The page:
Actually, I think you’ve misunderstood me. When I ask “why” or “how”, it’s because I’m honestly curious about why and how things come to be. I’m a scientist, it’s my nature to ask those questions! I fully respect your choice to evaluate the options and make an informed choice for Medtronic. I think it’s great we have options, as we all want different things. What you described just now is indeed an informed decision. You’ll get ZERO dispute from me about a “right” or a “wrong” choice between the two if you looked at the options and chose differently than me.
But that’s not what you said… You said:
It was your own words that suggested to me the 770/780 was an uninformed decision. How can you have looked into something you never heard of? Am I missing something here? It’s the notion of the choices being made for us, taken out of our own hands, or getting heavily influenced by biased parties that upsets me.
I was sincere when I said I wasn’t criticizing you and your choice, and I’m sorry it came across otherwise. Though I’m sure I’m one you perceive as a “Medtronic basher”, so it’s understandable. I am blunt, and that may even come across the internet as rude, but I’m not a mean person. I’ve just learned that when I sugar coat things I type, I’m too passive and the message gets lost.
My criticism isn’t towards the patients, but rather the medical industry that informs them. We can’t just go to Walmart to compare boxes, features, and prices. We can’t just look on Amazon for the 5-star reviews. We’re at the mercy of an entire industry that cares more about making deals, shaking hands, and profit earnings, than they care about patient advocacy and the best treatment options… So we have to advocate for ourselves, and many don’t know how to do that. It’s not exactly a skill we teach our children. We teach them to trust those in charge, not question them.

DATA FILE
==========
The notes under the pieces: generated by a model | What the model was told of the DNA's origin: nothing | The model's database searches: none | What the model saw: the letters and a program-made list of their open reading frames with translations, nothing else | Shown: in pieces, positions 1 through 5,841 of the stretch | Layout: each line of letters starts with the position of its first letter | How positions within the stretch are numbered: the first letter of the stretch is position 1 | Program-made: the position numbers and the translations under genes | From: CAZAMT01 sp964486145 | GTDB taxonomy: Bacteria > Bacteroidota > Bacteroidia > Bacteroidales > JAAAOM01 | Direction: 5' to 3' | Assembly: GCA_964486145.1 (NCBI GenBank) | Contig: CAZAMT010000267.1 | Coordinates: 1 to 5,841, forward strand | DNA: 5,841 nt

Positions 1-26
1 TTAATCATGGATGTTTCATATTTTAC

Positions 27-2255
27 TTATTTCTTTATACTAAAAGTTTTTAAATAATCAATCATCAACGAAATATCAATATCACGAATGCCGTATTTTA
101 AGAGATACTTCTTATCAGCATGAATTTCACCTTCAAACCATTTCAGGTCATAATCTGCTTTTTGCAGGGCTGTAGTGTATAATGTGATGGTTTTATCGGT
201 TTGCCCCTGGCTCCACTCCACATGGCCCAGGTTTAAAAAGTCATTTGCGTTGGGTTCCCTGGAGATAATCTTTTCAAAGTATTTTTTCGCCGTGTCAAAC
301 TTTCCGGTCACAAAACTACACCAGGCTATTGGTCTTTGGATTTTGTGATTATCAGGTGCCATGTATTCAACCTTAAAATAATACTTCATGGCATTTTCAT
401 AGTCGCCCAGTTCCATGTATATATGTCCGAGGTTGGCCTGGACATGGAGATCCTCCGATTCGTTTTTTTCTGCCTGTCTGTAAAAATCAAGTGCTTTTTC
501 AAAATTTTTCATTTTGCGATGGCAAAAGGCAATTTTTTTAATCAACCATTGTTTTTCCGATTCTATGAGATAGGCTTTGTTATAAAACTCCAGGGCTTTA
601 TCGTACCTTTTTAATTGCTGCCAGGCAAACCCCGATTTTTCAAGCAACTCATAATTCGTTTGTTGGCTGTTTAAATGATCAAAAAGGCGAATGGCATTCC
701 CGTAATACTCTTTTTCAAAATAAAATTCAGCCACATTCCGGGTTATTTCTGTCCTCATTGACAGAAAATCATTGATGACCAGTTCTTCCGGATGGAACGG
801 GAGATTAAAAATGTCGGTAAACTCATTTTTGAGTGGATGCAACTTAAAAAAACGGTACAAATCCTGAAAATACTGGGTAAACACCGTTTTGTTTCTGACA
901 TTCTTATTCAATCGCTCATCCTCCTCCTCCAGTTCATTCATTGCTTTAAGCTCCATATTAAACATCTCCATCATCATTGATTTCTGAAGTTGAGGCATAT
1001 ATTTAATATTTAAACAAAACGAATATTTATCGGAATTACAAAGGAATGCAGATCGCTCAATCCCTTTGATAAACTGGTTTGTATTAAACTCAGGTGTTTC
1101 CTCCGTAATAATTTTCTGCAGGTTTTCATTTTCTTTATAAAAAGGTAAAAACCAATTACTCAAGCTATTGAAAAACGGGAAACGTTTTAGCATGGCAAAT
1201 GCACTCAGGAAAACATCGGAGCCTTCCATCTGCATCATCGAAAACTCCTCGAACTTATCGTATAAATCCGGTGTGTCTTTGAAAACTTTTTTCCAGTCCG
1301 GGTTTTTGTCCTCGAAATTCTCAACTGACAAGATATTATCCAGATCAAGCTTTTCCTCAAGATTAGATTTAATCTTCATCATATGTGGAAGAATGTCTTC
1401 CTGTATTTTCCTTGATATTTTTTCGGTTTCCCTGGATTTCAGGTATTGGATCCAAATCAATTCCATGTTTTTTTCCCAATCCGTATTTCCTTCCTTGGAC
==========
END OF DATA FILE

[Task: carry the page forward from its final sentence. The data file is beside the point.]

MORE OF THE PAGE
My criticisms are towards the insurance companies that choose what devices we’re allowed. It’s for the companies calling to renew a contract before the patient has an opportunity to survey the competition. It’s for the fact that we never actually have to sign a contract! Thankfully I had already decided on Tandem before I find out their “Get started now!” web form. But I thought I was just initiating a benefits check, not making a final commitment. To this day, I still don’t know how I was shipped a pump 3 days later with a 4 year commitment, for which I did NOTHING but give them my info. I assumed I would have to sign a contract and a purchase agreement, but everything happened in the background without me. But mostly, my criticism is for the indoctrinated doctors that show loyalty to one company and choose not to educate themselves on the available options, so they can’t pass on reliable information to patients. There is only 1 Endo within 3.5 hours of my home, and they were one of those. I went against their medical advice when choosing the Tandem, and while they signed the necessary prescriptions, they treated me with disdain and told me “we won’t be having any more of THAT here!”, when explaining why they removed the uploading software the Tandem rep installed for them. It was my last appointment, I was summarily dismissed. I had to find someone who wasn’t under Medtronic’s sphere of influence to write my scripts, and I was only able to do this because I’ve been able to self-manage so successfully. If I was a patient who required a doctor’s assistance in managing my diabetes, she would reuse me and send me back to the Endo. I would have no choice at all and would have been forced on Medtronic. The entire rural western slope of Colorado is in this boat. THIS is what upsets me.
When you said you never heard of Tandem, I didn’t think anything ill of you, I was mad FOR you and your being another victim of our screwed up medical system and not being given a choice, heavily influenced by my own negative experiences… because that’s what I understood your comment to mean…